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Although Mary Owens lives on a fixed income and has seen her property taxes rise in recent years, she's not in favor of the mayor's tax-deferral program for the elderly.

"No, I really don't want it," said Owens, 74, shaking her head. "I'm in favor of leaving things the way they are. My taxes have gone up, but not that much."

The tax-deferral program, proposed by Mayor W. Benjamin Brown andendorsed by the Maryland Municipal League, would let seniors defer increases in city taxes until they sold their homes.

Legislation ispending before the Ways and Means Committee of the General Assembly.A hearing is scheduled for Friday.

Under the mayor's plan, citiessuch as Westminster could allow elderly residents to defer increasesin their municipal taxes until they either sell their homes or die. At the time of any transaction, the city would collect the money, compounded with interest.

MML officials, reviewing the proposed legislation, described the measure as "an equitable means of dealing" withtax issues for the elderly. MML officials liked the discretionary nature of the plan, allowing cities to choose whether to participate.

The measure is modeled after a state law, approved by the General Assembly in 1988, allowing counties to offer tax-deferral programs forseniors. Municipalities currently have no authority to do so. Only afew counties, such as Montgomery, have taken advantage of the plan.

Elizabeth Boehner, chief of the division of elder affairs in Montgomery County, said the county began offering the program two years ago, allowing senior citizens to freeze tax rates at 1989 levels. About78,000 of the county's 735,000 residents are over age 65, she said.

However, nobody has applied to participate in the program, said Bill Matthews, financial programs manager for Montgomery County. He said that's largely because the tax rate in the county cannot rise more than the rate of inflation, and because people don't want liens on their property.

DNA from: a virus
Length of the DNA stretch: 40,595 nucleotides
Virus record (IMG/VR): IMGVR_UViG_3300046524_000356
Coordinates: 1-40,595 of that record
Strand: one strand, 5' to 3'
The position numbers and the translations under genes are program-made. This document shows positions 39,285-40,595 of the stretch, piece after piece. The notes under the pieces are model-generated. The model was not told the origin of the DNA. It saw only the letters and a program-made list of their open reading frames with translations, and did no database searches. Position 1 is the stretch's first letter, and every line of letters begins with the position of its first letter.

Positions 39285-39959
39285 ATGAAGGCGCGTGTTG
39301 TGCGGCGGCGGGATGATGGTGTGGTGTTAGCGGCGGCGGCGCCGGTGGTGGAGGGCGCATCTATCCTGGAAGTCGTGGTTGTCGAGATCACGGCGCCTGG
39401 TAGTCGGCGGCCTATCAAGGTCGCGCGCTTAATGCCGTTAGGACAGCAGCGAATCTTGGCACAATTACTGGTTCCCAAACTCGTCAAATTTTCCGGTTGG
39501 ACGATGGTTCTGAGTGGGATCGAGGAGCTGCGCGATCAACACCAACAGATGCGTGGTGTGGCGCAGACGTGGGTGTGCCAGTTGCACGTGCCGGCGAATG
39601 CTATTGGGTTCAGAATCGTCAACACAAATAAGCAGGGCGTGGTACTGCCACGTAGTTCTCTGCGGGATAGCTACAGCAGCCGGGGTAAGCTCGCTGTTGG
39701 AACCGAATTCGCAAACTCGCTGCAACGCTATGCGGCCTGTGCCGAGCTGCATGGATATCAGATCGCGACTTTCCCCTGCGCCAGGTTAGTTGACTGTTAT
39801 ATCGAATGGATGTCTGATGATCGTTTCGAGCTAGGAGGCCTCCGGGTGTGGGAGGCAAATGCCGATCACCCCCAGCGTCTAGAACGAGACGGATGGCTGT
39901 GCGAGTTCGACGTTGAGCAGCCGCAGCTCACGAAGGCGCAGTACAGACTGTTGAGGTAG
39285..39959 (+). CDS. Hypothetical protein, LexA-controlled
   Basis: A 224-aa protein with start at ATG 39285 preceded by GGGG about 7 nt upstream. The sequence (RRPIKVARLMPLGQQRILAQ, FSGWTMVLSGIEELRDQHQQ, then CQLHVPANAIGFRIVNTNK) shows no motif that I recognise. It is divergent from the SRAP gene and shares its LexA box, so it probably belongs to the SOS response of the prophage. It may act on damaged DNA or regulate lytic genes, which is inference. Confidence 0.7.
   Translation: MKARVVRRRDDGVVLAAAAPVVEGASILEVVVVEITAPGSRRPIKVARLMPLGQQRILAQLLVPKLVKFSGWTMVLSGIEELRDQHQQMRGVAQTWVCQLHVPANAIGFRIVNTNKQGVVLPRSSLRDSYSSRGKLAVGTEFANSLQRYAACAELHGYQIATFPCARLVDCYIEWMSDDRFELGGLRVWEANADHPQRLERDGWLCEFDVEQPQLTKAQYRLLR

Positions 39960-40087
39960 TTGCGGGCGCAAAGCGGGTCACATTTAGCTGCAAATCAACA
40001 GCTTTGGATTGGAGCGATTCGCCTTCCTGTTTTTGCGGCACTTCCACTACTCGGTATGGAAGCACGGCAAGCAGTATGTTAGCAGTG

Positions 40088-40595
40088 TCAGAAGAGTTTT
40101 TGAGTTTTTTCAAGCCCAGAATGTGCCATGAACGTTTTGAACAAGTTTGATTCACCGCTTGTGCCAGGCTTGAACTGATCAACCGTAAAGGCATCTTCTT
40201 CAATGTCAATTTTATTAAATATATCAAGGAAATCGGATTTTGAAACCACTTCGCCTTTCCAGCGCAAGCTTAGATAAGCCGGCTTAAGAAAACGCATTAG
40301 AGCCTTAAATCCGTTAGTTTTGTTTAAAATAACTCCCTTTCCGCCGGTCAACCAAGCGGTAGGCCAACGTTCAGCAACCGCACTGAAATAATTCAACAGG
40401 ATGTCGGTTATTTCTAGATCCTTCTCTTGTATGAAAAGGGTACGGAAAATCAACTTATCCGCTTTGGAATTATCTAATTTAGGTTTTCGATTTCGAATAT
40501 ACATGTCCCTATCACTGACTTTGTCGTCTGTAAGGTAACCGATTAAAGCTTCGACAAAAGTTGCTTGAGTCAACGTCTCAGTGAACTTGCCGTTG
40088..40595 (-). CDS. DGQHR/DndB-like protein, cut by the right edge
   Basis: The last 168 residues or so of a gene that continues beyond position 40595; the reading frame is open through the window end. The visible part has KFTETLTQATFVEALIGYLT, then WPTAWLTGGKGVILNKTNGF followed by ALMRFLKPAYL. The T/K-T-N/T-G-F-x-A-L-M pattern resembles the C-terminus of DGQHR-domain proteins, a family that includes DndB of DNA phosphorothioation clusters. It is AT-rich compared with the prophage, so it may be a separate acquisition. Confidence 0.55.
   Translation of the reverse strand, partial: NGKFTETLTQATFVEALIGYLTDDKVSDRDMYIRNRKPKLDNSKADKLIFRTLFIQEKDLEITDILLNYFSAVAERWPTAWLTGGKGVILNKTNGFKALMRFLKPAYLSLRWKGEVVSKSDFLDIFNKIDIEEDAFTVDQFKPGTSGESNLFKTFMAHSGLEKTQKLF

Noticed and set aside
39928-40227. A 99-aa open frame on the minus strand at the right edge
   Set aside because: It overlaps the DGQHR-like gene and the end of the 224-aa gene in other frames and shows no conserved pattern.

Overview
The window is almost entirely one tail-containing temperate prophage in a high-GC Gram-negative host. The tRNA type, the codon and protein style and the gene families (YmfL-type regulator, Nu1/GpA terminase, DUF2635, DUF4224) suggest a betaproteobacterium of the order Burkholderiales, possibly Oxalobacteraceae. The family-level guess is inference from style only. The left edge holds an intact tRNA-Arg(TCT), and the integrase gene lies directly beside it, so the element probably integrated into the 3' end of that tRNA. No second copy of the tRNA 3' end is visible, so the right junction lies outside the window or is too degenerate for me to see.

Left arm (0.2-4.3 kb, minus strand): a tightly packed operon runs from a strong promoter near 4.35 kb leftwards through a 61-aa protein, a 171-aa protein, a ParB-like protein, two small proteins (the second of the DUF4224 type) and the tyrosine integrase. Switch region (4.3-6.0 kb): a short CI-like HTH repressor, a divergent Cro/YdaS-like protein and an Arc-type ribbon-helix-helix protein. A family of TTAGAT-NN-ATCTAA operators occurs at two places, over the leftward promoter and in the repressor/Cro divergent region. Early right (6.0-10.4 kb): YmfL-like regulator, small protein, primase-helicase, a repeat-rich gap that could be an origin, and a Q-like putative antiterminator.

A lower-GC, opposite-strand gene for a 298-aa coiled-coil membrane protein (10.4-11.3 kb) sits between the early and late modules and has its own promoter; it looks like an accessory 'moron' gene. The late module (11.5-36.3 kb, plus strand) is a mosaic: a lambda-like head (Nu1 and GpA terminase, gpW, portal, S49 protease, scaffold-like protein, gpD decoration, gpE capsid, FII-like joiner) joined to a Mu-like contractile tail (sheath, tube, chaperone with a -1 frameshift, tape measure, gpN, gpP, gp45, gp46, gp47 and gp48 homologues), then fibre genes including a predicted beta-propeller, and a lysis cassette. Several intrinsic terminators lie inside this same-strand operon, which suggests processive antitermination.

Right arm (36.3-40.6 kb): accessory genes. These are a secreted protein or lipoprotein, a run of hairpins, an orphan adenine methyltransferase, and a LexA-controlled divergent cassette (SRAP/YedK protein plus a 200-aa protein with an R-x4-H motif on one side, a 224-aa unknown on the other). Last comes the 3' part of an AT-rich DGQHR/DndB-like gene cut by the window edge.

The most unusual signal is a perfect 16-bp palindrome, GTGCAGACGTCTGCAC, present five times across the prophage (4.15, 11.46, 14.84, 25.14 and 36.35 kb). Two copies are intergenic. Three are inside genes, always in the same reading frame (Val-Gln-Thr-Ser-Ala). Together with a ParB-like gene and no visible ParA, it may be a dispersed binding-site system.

Brown said he has proposed the measure to help the city's elderly, who often live on fixed incomes. If enacted, the legislation would provide relief for about 800 of the city's 1,800 residents over age 65. The others either live in senior citizen complexes orrent.

Residents would have to apply to participate in the program.

Sterling and Helen Groft, who live in a bungalow on East Green Street, endorsed the program.

"I would like to see our taxes not goup," said Helen Groft. "I believe it is something we would take advantage of."

Her husband agreed: "It sounds all right to me."

Like other senior citizens, Sterling, 85, and Helen, 81, live on fixed incomes and see only marginal increases in Social Security. They promptly pay their city taxes every summer.

"We get Social Security, but it doesn't amount to a hill of beans," Helen said.

Carroll County has not enacted such programs for senior citizens, and Beulah Belt,81, wasn't so sure she wanted to see one offered.

"It might be a problem," the Finksburg resident said. "It might help us out, but what about when your house is passed on to your children? They'll have to pay."

Beatrice Marquette, who lives near Westminster, liked the idea.

"I think anybody would think it's a good thing," she said. "I think everybody thinks their taxes are too high."

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